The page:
DN5017 - Images (2018/19)
|Module specification||Module approved to run in 2018/19|
|Module level||Intermediate (05)|
|Credit rating for module||30|
|School||The Sir John Cass School of Art, Architecture and Design (The Cass)|
|Total study hours||300|
|Running in 2018/19||No instances running in the year|
This year-long module approaches the idea of the ‘image’ in the broadest possible sense. Continuing from Level 4 module ‘Things’, it develops a broad view or interpretation of the idea of an image, and expands the idea of the image beyond an emphasis on the visual.
This module explores different types of images, from photography to painting, to maps, diagrams and sculptures, and asks what it means to make an image within discussions of documentation, expression, representation, revelation and reproduction.
The module will discuss the proposed power that is wielded by the ability to construct and deconstruct the image, from semiotic analysis to the psychology of advertising. Discussions of truth, document, and authenticity will be followed from the photograph as a mass medium, to the emergence of ‘photoshop’ as a verb, and the control of digital pixels in global surveillance.
Throughout the module students will critically engage with a variety of imaging techniques from drawing and simple copying such as brass rubbing, to 3D scanning and photogrammetry.
The module will enable students to:
• critically question ideas about what constitutes an image;
• gain a critical understanding of the idea of ‘visual culture’ and the role images play in everyday life;
• develop an understanding of the way images are produced, circulated and interpreted;
• be able to link the use, messages and values embodied in images with the cultures they emerge from;
• understand the historical and political dimension of images and visual culture;
• understand the promise and limitations of ‘seeing’ and the way images represent a sensory paradigm in western culture.
Prior learning requirements
Pass and completion ( 120 credits) of prior level
Teaching takes place in the form of seminars, workshops and visits to image collections and sites of viewing technologies, including for example, meteorological and astronomical observatories.
Studio and seminar sessions will interrogate techniques for making images, as well as the ordering, analysis, interpretation and presentation of images, using a range of critical texts in combination with primary sources and materials. The teaching syllabus is linked directly with activities in other modules and studio projects in the course, and enlivened by guest lectures and talks. LO1, LO2, LO3, LO4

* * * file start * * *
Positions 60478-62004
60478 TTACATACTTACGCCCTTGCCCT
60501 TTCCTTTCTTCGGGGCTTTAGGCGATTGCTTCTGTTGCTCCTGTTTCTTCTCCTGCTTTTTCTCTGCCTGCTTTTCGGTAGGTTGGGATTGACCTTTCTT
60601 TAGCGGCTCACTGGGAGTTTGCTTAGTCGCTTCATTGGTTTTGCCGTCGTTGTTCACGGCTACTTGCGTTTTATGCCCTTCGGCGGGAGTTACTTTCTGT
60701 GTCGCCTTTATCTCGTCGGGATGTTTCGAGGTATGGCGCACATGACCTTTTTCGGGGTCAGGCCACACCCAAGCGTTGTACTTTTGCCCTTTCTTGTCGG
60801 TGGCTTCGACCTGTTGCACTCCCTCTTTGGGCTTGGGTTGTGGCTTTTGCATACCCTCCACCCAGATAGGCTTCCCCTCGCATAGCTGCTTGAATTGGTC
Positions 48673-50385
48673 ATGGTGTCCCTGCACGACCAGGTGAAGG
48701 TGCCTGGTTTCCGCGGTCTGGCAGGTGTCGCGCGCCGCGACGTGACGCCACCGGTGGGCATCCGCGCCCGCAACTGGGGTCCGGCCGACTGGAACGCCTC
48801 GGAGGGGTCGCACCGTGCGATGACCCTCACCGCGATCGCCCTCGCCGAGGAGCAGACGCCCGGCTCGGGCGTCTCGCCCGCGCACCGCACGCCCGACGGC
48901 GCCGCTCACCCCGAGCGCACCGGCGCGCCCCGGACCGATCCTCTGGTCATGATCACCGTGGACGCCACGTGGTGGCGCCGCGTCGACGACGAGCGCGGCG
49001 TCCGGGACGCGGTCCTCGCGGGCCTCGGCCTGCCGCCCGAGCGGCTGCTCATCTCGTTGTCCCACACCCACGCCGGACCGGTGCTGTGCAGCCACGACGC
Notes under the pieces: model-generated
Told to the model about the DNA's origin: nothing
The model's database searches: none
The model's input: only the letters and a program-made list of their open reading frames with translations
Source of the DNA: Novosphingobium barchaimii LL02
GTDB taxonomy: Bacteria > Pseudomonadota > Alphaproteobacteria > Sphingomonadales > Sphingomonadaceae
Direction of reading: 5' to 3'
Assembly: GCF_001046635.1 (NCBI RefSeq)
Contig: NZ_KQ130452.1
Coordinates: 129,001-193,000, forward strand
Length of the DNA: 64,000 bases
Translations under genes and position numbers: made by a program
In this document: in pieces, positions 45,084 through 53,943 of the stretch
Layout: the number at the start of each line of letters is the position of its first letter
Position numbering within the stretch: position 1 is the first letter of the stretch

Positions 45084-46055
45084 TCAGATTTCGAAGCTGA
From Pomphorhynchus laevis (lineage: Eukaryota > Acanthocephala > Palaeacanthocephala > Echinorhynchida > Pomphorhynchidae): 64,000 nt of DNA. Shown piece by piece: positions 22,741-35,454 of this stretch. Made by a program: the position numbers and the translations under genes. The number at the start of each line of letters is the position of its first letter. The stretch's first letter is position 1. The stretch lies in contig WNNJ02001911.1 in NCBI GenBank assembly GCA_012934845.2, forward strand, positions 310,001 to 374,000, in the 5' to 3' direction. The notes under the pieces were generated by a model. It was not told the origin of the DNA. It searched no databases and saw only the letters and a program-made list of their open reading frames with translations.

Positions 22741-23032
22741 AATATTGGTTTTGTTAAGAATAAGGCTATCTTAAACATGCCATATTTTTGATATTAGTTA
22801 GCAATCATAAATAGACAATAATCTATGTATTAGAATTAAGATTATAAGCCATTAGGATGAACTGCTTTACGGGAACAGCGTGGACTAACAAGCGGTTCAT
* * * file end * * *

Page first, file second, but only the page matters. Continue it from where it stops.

Balance of independent study and scheduled teaching activity
Scheduled teaching ensures that independent study is effective and addresses the learning outcomes and assessment tasks. Students are expected to, and have the opportunity to, continue with their studies outside of scheduled classes. There will be a range of learning strategies deployed and individual learning styles will be accommodated. The module’s learning outcomes, its contents and delivery, have been scrutinised and will be regularly reviewed to ensure an inclusive approach to pedagogic practice.
The module and course utilise the University’s blended learning platform to support and reinforce learning, to foster peer-to-peer communication and to facilitate tutorial support for students. Reflective learning is promoted through assessment items and interim formative feedback points that ask students to reflect on their progress, seek help where they identify the opportunity for improvement in learning strategies and outcomes, and make recommendations to themselves for future development. Throughout the module, students build a body of work, including reflections on progress and achievement.
The School’s programme of employability events and embedded work-related learning within the curriculum supports students’ personal development planning. Through these initiatives, students are increasingly able, as they progress from year to year, to understand the professional environment of their disciplines, the various opportunities available to them, and how to shape their learning according to their ambitions.
On completion of the module, you will be able to:
1. work creatively and critically with images and text in their research and creative practice;
2. identify and comment on the historical and ideological origin and currency of images;
3. use a range of methods of interpretation and analysis when working with images in a curatorial or editorial context (publications, exhibitions);
4. critique the concept of ‘seeing’ and understand its impact on perceptions of visual culture.
Students will produce two items for assessment:
a 2000 word essay applying a formal analytical method to an image or collection of images;
a text and image publication in an agreed format, featuring images created, manipulated, or curated by the student.
Barthes, R. (1977) Image, Music, Text, Fontana
Barthes, R. (1981) Camera Lucida: reflections on photography, Cape
Latour, B. (2005) Reassembling the Social – An Introduction to Actor-Network-Theory, Oxford University Press
Buck Morss, S. (1989) The Dialectics of Seeing: Walter Benjamin and The Arcades Project’ MIT Press
Dewey, J. (1958) Art as Experience, Capricorn Books
Levi, P. (1985) The Periodic Table, Joseph
Luhmann, N. (2000) Art as a Social System, Stanford University Press
Lomax, Y. (2000) Writing the Image: An Adventure with Art and Theory., I.B. Taurus
McLuhan, M. (2008) The Medium is the Massage: An Inventory of Effects, Penguin
Weizman, E. and I. (2014) Before and After: Documenting the Architecture of Disaster, Strelka Press